- Covid-19 - Does your travel insurance provider offer cover for coronavirus-related claims? Find out some of the best travel insurance providers that cover covid-19.
- Policy documents - Always ensure you thoroughly read the policy documents before purchasing a policy so that you are familiar with any exclusions on the policy. For example, some insurers may not cover natural disasters such as earthquakes or any industrial action that was known before travel.
How to buy travel insurance
One of the easiest ways to purchase a travel insurance policy is via a comparison site such as MoneySuperMarket* or Compare the Market*. Comparison sites allow you to compare multiple travel insurance policies to find the best one for your trip. Some travel insurance comparison sites also allow you to compare providers that cover pre-existing medical conditions and will only show providers that will cover the condition you have declared. One thing to consider, however, is that not all providers are shown on a comparison site so you may be able to get a better deal elsewhere. Direct Line is a good example of a major travel insurance provider that does not appear on comparison websites.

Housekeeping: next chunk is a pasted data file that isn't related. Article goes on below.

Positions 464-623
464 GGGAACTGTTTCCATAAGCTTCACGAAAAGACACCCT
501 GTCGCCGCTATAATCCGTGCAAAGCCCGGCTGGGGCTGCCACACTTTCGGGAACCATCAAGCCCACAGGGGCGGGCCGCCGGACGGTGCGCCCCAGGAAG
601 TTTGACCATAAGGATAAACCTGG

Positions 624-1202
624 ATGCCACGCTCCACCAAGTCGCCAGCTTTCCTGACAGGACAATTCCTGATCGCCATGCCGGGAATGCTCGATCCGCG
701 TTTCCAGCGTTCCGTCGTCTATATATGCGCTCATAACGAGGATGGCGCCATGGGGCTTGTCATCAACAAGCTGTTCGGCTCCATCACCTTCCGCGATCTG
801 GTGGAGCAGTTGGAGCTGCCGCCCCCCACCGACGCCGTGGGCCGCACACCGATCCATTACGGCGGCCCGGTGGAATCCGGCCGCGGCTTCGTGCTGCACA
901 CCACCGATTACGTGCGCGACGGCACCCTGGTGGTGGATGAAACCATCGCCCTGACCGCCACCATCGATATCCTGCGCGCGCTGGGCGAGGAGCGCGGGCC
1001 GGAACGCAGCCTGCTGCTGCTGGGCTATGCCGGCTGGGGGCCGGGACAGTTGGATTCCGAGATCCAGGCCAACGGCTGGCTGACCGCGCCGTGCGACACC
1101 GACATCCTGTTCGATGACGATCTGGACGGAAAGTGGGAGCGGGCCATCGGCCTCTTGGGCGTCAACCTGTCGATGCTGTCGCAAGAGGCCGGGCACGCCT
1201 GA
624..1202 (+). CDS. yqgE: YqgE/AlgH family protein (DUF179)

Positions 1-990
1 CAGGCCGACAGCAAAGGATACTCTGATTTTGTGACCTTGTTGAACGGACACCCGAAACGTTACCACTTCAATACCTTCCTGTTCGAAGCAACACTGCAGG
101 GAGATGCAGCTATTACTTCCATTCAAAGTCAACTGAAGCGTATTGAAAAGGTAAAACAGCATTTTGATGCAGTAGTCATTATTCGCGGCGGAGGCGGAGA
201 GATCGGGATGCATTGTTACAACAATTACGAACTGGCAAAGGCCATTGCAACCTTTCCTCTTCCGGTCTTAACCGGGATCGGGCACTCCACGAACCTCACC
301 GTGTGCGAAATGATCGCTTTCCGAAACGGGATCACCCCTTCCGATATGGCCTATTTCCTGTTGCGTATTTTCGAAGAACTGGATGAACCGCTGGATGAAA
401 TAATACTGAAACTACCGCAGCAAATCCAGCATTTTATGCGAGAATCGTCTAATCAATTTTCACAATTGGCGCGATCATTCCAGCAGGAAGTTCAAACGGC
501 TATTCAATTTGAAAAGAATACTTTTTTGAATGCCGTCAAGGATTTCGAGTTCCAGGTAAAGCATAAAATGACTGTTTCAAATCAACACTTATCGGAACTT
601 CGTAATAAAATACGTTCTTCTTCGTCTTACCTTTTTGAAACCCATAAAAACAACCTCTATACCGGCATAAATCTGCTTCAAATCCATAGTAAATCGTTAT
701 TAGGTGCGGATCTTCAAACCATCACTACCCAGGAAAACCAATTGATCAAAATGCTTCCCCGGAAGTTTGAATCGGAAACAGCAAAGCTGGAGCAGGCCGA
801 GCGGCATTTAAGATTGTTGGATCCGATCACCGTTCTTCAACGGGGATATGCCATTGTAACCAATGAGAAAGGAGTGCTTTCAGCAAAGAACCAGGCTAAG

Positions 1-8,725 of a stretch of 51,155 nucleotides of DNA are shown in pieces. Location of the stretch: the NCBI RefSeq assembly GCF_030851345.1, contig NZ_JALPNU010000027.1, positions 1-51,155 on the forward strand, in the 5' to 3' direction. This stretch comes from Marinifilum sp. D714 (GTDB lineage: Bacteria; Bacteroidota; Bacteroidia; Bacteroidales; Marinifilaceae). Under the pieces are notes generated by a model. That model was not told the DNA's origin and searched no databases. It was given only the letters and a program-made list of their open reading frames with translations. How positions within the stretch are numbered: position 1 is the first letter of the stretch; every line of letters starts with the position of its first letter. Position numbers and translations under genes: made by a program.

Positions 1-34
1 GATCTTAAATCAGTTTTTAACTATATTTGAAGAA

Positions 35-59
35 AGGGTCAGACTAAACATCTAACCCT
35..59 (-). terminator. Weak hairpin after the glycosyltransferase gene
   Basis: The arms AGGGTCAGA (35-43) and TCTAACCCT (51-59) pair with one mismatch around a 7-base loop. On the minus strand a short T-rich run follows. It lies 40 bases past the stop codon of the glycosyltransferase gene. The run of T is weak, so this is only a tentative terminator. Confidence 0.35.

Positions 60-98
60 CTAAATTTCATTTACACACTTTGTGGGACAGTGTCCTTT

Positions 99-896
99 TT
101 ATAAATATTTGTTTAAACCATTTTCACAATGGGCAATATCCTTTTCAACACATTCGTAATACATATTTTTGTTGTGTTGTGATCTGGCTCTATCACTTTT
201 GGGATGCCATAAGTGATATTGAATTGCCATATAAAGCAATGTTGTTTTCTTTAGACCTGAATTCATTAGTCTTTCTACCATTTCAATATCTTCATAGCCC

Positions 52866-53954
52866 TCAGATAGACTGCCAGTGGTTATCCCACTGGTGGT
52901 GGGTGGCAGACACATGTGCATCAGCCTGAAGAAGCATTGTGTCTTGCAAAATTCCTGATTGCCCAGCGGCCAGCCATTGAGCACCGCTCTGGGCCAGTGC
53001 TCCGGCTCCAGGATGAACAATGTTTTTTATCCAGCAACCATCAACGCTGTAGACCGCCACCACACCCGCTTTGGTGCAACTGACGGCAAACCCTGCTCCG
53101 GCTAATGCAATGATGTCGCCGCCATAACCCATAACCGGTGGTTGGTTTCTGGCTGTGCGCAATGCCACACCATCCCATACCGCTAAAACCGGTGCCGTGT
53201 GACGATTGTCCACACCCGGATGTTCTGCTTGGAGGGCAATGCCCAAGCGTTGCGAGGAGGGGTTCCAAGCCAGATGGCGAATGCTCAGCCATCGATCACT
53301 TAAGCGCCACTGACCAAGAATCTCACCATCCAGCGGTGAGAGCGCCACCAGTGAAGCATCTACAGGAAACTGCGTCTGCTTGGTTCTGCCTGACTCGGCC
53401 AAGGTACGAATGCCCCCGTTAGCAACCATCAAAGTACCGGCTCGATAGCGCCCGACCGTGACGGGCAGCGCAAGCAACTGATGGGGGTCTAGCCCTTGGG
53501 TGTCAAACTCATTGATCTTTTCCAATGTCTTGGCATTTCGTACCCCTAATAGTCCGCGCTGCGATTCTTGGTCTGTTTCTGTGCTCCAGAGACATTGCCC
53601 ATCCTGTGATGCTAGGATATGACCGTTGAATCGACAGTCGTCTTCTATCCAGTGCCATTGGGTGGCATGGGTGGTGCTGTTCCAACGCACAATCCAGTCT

You may also be able to get travel insurance from your holiday provider or travel agent. Sometimes your bank or credit card provider can also offer travel insurance and you may have access to it already if you pay a fee for your current account, often referred to as a 'packaged account'. If you do have access to travel insurance via a packaged bank account be sure to read the policy documents carefully and check that the insurance covers you for the trip you are going on. Our article, 'Best packaged bank accounts' provides more information on how packaged bank accounts work and the insurance available.
For more information on travel insurance and to compare some of the best providers, read our article, 'The best travel insurance providers in the UK'.